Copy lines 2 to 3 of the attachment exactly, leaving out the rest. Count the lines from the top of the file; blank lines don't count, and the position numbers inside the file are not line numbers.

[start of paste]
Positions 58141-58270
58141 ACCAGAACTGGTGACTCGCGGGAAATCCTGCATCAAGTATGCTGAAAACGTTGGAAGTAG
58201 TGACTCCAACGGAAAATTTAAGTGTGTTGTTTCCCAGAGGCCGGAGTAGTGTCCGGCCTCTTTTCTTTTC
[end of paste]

58141 ACCAGAACTGGTGACTCGCGGGAAATCCTGCATCAAGTATGCTGAAAACGTTGGAAGTAG
58201 TGACTCCAACGGAAAATTTAAGTGTGTTGTTTCCCAGAGGCCGGAGTAGTGTCCGGCCTCTTTTCTTTTC